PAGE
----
Wednesday, July 18, 2012

Free or Cheap Classics "Classes" on the Internet

I must say that I have never been so interested in so many truly classic books as right now. My interest has been piqued by various bloggers and podcasters whose discussions are so interesting that I swim in the wake of their enthusiasm. With such guides as these, I am diving deep into the classics and having a grand time.

These are all underway but it is easy to track back and start at the beginning:

The Flannery O'Connor Summer Reading Club - blog
For a simple reader like me, some help is necessary to understand O'Connor's short stories. The reading club has been looking at a different short story each week and I have been enjoying it immensely. Blogger and club host Jonathan Rogers has a book about O'Connor coming out soon and, based on this, it is definitely worth reading.

The Waste Land by T.S. Eliot - blog
I've always been so intimidated by this poem. Its reputation looms large for complexity. Plus, I'm not that into poetry. However, Melanie Bettinelli loves poetry, Eliot, and this poem. She's going through it a few lines at a time which has been very good for helping me digest it. Oddly enough, often my personal feelings about the lines lead to completely different interpretations of Bettinelli's but that is all to the good in this case. Because it means I'm engaged with the poem and her discussion is making me think about it more than I would just sitting down and reading it through.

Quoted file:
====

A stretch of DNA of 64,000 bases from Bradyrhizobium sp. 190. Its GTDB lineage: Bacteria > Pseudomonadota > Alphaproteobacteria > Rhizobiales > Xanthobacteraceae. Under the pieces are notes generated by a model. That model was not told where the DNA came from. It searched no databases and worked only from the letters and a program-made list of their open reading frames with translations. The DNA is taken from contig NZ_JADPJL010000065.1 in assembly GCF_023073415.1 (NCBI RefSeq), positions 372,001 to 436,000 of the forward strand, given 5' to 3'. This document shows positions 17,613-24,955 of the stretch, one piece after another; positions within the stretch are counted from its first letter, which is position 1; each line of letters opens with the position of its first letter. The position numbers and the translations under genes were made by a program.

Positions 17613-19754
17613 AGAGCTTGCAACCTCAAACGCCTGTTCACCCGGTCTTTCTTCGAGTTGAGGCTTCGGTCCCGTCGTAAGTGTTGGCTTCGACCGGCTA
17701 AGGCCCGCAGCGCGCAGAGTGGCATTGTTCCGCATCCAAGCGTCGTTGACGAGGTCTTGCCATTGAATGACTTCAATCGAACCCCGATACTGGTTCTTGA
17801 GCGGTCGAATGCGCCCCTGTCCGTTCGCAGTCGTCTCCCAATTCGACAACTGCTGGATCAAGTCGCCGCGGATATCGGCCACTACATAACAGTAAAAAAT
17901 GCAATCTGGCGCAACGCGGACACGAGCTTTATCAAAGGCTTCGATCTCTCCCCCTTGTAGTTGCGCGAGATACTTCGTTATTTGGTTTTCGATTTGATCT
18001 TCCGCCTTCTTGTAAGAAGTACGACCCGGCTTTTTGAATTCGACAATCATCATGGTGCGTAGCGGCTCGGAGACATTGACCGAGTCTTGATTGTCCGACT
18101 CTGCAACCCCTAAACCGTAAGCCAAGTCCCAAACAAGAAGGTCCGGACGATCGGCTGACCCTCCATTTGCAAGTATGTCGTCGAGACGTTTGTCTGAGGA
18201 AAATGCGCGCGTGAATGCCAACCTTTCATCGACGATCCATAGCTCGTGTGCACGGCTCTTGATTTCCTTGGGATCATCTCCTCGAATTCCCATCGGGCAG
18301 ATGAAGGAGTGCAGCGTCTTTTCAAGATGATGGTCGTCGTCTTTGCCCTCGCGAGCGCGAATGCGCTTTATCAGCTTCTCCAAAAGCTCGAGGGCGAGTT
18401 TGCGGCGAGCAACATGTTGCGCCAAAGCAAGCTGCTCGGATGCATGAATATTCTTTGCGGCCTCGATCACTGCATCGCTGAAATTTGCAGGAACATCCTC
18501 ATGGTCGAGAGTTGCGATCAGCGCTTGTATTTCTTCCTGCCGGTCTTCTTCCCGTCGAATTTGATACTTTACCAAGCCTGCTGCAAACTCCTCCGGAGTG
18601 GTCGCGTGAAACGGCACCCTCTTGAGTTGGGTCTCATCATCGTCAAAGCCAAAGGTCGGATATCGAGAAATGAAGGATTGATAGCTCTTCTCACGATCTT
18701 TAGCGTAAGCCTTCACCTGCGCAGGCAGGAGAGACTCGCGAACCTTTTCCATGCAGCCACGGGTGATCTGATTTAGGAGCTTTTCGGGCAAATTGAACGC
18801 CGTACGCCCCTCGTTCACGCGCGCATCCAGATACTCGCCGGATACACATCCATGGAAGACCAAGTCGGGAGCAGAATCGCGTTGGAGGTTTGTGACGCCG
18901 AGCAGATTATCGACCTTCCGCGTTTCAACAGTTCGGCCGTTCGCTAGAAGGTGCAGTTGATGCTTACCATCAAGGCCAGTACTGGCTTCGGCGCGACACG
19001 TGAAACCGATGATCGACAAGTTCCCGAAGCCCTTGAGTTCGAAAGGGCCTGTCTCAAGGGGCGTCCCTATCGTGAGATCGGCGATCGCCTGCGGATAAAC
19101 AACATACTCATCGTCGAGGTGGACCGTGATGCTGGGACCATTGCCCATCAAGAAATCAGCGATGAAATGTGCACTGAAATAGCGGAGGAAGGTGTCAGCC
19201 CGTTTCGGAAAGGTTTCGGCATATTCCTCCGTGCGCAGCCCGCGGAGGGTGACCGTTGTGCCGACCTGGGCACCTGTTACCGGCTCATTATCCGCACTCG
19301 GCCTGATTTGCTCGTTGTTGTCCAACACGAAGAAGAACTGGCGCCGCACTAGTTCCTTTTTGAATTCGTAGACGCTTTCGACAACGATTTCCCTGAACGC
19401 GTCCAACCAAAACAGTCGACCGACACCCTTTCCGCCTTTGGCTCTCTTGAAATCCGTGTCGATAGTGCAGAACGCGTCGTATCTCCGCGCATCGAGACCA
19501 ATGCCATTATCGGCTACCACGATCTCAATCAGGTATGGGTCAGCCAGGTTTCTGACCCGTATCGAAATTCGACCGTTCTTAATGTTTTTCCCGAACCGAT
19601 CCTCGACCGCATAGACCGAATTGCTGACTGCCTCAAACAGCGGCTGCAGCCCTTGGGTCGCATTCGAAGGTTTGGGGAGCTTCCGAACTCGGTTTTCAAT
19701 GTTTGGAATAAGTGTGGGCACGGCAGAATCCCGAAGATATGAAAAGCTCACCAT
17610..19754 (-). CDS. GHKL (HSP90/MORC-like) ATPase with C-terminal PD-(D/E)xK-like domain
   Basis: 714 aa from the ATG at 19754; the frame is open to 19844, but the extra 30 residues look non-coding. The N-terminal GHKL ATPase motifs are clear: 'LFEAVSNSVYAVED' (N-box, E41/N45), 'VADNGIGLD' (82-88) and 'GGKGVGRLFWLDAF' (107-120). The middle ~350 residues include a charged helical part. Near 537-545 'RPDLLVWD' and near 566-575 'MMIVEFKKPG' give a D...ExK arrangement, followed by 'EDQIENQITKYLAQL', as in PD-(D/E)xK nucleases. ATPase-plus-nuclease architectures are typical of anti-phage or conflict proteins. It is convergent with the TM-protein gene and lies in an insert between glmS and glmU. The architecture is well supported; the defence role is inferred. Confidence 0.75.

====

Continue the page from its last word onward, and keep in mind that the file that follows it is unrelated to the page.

The Canterbury Tales by Chaucer - podcast
I've also always been intimidated by Chaucer. (Yes, if it is an old classic then I'm intimidated ... let's not discuss Beowulf, please). However, I am now going to get it spoon-fed with some of the best help possible ... from Heather Ordover at Craft Lit.

If you support the Craftlit podcast by subscribing for $5/month, then Heather gives all sorts of delightful goodies which are CraftLit Originals. One is that her husband, Andrew, is narrating his book Cool for Cats, and a wonderful narrator he is of this mystery which I much enjoyed. The other is that she is offering Chaucer's Canterbury Tales. Having just gone through the introductory episode I can say that my anxiety is eased already. Heather is an experienced teacher who truly loves Chaucer and she's recruited a fantastic reader. She is also offering an enhanced version which will have the text, images from that time and much more.

CLARIFICATION: you must subscribe to receive the Chaucer podcast. Here is the link to Heather's explanation and her PayPal spot.

The Odyssey - podcast
Jesse and Scott at SFFaudio have been working their way through The Odyssey four chapters at a time. They're close to the end, but that doesn't mean you can't catch up. I've been reading along in time to their discussions and it has been a good way to experience the entire thing.

Classic Fantasy and Horror Authors - blog